Positron emission tomography (PET) is a valuable tool in CNS and oncology research studies to measure brain functionality and metabolism. Increasingly, PET is also used to monitor metabolic activity in brain tumors. PET imaging can be performed with CT to get combined data on radioligand accumulation and anatomic localization.
This video on PET imaging shows the sample preparation and analysis as well as the data capture, and highlights arterial input function as a key differentiator in dynamic PET.
Charles River’s expertise with PET and SPECT imaging and associated ex vivo techniques, provide a comprehensive state-of-the-art toolkit to evaluate the pathophysiology and drug effects in animal models of neurological disease. Access to a cyclotron in close vicinity can be used to produce short-lived positron-emitting isotopes suitable for PET imaging. In addition, arterial input function (AIF) can be generated to quantify target area concentration that is normalized to cumulative arterial radioligand concentration from the time of injection until the end of the scan.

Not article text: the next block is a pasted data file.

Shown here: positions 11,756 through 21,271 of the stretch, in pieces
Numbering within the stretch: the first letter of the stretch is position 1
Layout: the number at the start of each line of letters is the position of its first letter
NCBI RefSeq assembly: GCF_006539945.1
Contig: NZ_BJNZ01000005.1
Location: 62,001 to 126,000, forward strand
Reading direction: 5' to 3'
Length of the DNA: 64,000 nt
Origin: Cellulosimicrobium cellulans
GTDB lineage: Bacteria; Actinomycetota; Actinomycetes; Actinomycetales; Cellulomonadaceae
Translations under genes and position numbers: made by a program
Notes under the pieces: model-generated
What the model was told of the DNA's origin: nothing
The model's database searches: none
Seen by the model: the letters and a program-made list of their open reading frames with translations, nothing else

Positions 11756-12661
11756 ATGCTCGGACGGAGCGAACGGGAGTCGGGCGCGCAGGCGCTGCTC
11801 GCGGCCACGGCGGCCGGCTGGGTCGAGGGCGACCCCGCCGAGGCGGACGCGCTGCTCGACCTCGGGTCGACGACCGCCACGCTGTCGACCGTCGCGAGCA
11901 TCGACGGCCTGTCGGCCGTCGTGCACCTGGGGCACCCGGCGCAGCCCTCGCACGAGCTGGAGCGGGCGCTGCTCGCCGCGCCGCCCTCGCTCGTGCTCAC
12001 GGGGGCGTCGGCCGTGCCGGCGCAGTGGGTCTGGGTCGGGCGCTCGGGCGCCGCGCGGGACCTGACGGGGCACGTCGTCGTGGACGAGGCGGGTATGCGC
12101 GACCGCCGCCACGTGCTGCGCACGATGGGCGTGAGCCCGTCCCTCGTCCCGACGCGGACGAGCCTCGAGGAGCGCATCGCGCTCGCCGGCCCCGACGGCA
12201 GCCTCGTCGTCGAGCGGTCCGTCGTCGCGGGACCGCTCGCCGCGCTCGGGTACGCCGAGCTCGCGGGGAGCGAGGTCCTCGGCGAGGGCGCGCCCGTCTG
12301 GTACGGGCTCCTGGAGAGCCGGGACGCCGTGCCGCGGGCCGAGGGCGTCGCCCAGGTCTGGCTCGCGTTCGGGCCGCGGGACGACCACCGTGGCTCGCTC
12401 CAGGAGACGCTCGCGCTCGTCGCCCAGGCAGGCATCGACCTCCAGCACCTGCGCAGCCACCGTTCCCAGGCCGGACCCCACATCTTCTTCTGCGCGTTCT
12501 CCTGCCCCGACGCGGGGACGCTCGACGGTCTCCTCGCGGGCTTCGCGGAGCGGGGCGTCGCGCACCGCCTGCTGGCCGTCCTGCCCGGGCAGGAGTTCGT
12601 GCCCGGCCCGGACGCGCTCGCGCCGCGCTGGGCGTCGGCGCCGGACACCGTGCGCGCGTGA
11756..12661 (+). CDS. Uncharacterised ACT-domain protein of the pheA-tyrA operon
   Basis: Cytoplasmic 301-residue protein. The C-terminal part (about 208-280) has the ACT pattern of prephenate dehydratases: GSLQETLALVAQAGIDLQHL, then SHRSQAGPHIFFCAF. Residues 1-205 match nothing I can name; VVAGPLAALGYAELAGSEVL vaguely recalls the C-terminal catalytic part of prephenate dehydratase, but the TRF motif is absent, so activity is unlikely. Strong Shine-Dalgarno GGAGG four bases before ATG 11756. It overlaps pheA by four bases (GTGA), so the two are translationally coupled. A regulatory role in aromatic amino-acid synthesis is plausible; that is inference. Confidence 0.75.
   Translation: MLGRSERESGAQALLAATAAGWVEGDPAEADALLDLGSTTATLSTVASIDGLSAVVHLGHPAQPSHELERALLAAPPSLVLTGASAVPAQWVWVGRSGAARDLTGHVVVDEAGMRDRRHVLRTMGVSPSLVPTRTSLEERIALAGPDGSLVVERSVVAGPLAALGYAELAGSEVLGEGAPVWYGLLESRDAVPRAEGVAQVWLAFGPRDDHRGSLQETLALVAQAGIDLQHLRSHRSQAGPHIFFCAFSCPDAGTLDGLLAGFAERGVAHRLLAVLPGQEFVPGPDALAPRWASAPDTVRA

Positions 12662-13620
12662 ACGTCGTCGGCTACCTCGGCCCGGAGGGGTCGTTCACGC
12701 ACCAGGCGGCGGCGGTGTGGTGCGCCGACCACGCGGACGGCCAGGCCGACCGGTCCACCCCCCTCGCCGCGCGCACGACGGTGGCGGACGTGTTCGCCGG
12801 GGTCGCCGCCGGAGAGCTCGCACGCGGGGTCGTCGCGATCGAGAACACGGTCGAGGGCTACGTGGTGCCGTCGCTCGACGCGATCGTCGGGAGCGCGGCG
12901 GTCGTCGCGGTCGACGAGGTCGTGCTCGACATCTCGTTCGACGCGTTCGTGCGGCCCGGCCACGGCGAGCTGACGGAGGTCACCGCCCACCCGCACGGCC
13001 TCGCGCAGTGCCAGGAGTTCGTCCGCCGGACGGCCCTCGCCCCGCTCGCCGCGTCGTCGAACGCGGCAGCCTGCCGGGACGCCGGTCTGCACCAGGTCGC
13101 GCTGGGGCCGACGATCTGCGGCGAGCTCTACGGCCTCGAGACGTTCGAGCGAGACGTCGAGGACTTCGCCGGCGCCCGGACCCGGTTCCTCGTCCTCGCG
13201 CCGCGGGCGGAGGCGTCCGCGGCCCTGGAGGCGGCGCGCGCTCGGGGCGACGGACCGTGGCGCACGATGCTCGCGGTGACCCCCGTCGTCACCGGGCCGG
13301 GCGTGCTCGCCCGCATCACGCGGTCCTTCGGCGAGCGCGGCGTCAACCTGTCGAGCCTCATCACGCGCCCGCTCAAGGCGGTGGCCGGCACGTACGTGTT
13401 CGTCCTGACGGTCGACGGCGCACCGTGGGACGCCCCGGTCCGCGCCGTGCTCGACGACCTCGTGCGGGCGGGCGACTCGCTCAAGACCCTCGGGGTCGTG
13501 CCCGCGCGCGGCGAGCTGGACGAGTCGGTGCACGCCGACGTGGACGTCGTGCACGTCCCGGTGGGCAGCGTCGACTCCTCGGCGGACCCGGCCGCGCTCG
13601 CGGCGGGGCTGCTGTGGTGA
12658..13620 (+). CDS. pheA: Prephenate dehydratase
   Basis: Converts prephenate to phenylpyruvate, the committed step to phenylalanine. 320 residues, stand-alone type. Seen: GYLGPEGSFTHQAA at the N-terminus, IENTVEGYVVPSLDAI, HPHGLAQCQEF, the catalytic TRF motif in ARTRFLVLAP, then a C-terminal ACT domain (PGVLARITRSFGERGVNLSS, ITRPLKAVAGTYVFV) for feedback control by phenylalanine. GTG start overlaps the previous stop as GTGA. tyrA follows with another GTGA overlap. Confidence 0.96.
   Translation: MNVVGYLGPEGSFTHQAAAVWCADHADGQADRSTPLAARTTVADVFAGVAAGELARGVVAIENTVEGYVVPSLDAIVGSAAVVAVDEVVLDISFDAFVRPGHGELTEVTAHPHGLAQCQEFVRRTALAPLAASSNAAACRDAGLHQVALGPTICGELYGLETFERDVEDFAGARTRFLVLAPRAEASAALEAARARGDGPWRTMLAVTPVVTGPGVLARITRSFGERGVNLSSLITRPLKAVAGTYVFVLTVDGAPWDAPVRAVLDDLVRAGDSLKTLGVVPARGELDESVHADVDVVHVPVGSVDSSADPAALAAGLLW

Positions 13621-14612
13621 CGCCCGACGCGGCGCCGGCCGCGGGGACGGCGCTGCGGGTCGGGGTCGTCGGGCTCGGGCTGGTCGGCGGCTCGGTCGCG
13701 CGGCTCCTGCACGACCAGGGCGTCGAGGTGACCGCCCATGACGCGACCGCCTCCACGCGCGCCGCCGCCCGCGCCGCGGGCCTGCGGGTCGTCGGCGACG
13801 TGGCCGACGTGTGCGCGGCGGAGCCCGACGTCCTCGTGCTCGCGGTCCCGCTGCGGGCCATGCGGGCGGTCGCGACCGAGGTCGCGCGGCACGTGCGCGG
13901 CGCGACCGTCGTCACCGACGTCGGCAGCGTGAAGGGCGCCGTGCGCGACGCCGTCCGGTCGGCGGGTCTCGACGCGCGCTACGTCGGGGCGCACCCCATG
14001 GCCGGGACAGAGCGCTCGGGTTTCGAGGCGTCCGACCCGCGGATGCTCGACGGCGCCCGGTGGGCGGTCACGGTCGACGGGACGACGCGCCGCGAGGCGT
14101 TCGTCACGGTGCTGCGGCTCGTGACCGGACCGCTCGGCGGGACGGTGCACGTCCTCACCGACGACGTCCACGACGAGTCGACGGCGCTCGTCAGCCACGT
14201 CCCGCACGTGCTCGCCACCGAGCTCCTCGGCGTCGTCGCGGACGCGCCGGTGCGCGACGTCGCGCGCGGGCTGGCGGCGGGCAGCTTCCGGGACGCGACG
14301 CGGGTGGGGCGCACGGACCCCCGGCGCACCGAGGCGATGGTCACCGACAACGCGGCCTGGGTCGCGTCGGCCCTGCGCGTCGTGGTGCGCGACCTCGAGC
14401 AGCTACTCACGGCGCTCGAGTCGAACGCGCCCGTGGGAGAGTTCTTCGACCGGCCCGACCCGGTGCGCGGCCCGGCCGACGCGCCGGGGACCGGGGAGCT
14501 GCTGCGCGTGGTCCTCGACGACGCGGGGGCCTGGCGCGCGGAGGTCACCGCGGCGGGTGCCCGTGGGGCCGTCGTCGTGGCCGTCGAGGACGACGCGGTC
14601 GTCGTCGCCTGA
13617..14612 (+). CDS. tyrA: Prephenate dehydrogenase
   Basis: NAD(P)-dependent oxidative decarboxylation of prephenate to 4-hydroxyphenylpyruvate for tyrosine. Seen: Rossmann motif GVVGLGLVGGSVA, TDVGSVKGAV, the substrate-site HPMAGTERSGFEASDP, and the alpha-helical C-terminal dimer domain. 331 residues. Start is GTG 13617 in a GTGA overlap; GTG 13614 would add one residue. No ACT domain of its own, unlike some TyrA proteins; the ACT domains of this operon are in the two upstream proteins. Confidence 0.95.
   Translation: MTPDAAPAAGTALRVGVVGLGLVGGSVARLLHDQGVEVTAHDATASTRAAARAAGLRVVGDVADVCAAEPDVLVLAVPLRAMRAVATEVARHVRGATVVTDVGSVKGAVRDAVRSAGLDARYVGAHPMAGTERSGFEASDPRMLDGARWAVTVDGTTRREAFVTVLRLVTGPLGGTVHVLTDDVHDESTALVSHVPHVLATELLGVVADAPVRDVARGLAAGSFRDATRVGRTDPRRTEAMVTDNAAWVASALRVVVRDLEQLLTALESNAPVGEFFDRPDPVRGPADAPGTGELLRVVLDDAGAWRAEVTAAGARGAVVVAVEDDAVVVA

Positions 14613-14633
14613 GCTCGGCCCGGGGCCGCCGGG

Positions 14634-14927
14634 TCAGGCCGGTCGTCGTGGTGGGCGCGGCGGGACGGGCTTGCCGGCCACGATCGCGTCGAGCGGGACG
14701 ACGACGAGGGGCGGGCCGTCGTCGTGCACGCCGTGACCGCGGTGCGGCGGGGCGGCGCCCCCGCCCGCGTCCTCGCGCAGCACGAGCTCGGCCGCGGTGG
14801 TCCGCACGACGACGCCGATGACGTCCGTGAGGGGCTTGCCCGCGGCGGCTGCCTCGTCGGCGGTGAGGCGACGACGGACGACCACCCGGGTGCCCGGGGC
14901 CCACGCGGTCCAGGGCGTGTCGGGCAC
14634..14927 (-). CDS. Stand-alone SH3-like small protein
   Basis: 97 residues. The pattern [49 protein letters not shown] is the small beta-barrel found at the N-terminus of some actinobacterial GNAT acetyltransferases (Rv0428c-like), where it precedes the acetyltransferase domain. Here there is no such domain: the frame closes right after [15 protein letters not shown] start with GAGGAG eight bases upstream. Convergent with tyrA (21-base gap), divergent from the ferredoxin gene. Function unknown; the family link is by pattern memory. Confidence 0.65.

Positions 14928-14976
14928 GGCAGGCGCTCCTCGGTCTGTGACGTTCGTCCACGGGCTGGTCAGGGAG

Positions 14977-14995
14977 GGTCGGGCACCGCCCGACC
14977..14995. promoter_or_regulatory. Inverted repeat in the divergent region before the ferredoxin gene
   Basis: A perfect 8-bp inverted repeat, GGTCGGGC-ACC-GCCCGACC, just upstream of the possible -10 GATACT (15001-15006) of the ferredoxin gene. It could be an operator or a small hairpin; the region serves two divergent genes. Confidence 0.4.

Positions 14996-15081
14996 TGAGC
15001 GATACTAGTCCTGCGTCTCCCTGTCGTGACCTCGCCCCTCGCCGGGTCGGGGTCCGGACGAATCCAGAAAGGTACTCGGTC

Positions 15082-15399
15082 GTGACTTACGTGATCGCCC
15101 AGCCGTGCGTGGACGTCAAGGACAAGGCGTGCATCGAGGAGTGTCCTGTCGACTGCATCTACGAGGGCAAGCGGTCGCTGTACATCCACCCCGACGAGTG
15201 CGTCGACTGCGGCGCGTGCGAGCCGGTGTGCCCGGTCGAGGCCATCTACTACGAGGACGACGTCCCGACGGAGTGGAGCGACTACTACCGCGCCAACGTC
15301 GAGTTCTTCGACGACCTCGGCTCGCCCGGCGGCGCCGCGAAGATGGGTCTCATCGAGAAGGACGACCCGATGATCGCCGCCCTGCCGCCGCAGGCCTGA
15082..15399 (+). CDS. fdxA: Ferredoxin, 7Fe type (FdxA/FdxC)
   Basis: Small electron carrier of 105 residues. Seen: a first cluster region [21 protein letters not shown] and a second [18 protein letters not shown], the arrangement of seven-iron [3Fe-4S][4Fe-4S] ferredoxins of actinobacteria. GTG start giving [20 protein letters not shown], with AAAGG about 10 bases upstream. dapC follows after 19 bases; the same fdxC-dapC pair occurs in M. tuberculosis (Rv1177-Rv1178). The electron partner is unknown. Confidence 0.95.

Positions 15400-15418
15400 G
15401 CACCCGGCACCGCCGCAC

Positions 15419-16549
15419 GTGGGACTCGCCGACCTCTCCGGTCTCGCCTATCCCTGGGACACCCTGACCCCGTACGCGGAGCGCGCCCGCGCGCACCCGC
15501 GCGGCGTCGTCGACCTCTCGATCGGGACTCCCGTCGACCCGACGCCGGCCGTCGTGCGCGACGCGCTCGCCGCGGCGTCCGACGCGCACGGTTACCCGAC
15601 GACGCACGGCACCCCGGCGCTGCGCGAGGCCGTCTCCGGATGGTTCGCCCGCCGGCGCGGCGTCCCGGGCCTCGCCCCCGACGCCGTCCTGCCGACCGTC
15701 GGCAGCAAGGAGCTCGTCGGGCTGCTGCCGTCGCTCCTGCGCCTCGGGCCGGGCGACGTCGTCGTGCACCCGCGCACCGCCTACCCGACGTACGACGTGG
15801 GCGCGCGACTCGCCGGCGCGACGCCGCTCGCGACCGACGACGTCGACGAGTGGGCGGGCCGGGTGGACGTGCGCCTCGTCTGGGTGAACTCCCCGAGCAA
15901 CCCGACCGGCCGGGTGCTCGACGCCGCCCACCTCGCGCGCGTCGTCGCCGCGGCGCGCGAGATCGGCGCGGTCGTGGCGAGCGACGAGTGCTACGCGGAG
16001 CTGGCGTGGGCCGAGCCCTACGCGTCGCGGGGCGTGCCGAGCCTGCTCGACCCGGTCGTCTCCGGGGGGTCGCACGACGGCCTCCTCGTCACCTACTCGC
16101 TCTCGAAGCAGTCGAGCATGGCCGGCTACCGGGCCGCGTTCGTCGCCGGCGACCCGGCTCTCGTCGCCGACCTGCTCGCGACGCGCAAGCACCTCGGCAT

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We validate targets, study drug candidates and develop new PET radiotracers. The enhanced PET imaging data can be combined with behavioral and biochemical readouts to provide translational preclinical data to support more optimally designed clinical trials that include PET imaging as a readout.